Lesser known species of India

Ask the average Joe which animal first comes to his mind whenever “Indian wildlife” is mentioned, and he will, in all likelihood, name the tiger. The big cat and other charismatic and well known species, such as the  lion and the elephant, are but a few of the 410 mammal species found in India today. The vast country,  which spreads over almost 3.3 million km2,  encompasses a vast range of ecosystems, ranging from the scorched, sand-laden Thar desert to the dense tropical evergreen forests of the Northeastern India and the Western Ghats. These habitats host animals as varied as the tiny Eurasian pygmy shrew(Sorex minutus) and the gigantic Asiatic elephant(Elephas maximus).
Each of these species form an inseparable component of the highly diverse ecosystems which they inhabit. As many of 186 of them, according to IUCN(the International Union for the Conservation of Nature and natural resources) are endangered; in short, they are facing imminent extinction.
The factors responsible for the present situation are innumerable – poaching and hunting, habitat degradation and destruction and environmental pollution, to name a few. However, most of these species don’t have the equivalent of Aircel’s “Save the Tiger” ad to bring focus to their plight. Even policy makers and forest officials haven’t heard of a very many of them. In 2007, for instance, a Burmese ferret badger(Melogale personata), a cryptic mustelid was run over by a tourist vehicle in Gorumara National Park, in northern West Bengal. However, even the forest guards present there were unable to identify the dead animal. This incident was documented by two wildlife photographers, about which one can read here : http://www.indianaturewatch.net/displayimage.php?id=19654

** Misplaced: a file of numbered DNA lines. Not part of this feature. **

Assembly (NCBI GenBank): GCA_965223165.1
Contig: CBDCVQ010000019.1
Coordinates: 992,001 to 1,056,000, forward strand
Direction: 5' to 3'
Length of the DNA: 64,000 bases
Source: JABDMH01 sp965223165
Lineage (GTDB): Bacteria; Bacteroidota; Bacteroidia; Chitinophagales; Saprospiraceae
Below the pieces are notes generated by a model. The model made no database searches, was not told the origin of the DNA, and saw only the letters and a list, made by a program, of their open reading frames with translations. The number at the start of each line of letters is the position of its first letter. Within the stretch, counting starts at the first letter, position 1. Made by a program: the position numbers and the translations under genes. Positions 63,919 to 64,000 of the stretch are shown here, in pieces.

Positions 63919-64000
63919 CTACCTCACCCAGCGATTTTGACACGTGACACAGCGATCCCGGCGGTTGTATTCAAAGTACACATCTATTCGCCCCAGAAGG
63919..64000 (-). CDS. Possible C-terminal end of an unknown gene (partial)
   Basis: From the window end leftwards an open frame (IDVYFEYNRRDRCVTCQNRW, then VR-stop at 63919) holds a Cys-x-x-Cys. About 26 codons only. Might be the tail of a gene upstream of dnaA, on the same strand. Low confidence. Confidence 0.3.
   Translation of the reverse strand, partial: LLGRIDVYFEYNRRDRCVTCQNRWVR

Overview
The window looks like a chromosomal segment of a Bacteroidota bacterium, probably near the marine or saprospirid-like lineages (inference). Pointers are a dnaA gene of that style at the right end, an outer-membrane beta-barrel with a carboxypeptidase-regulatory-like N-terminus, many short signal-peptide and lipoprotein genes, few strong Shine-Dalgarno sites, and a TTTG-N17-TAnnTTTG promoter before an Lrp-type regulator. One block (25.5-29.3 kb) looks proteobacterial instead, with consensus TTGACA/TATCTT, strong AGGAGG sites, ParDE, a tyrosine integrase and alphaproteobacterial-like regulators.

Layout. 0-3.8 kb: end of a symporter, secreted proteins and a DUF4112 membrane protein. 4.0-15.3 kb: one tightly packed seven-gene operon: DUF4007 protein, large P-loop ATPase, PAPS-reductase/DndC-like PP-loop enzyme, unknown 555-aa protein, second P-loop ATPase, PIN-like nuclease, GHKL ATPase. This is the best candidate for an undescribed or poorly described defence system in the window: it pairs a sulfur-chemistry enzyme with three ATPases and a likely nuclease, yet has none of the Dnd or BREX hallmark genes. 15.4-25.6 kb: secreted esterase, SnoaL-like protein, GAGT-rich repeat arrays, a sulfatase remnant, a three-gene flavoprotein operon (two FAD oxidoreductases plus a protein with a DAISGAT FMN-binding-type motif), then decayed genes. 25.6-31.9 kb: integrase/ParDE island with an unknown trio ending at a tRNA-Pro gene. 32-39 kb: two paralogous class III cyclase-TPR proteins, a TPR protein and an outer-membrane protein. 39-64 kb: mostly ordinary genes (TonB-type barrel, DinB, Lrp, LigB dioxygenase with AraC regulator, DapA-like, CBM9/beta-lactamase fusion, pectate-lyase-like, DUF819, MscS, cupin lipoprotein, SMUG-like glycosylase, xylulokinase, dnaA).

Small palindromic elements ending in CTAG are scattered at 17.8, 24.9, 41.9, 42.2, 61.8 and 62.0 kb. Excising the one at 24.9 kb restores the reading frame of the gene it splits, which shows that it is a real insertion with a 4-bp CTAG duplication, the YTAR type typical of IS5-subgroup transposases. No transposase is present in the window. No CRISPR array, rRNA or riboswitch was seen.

Only recently have wildlife scientists delved into this elusive mammal’s status and distribution in India.
It is the job of each and every one of us to shine the spotlight on such little known species, to the best of our ability. Unless the public, as well as those in positions of power, are made aware of the need to conserve these unfortunately “non-charismatic” forms of wildlife, India will lose much of her fauna in short order.

A stuffed model of the Burmese Ferret Badger,at the Natural History Museum of Genoa.

A stuffed model of the Burmese Ferret Badger, at the Natural History Museum of Genoa. Credits : Wikipedia

Another little known species-the hoary-bellied himalayan squirrel, photographed here at the buxa tiger reserve. Credits : Soumya Banerjee

Another little known species-the hoary-bellied himalayan squirrel, photographed here at the buxa tiger reserve.
Credits : Soumya Banerjee

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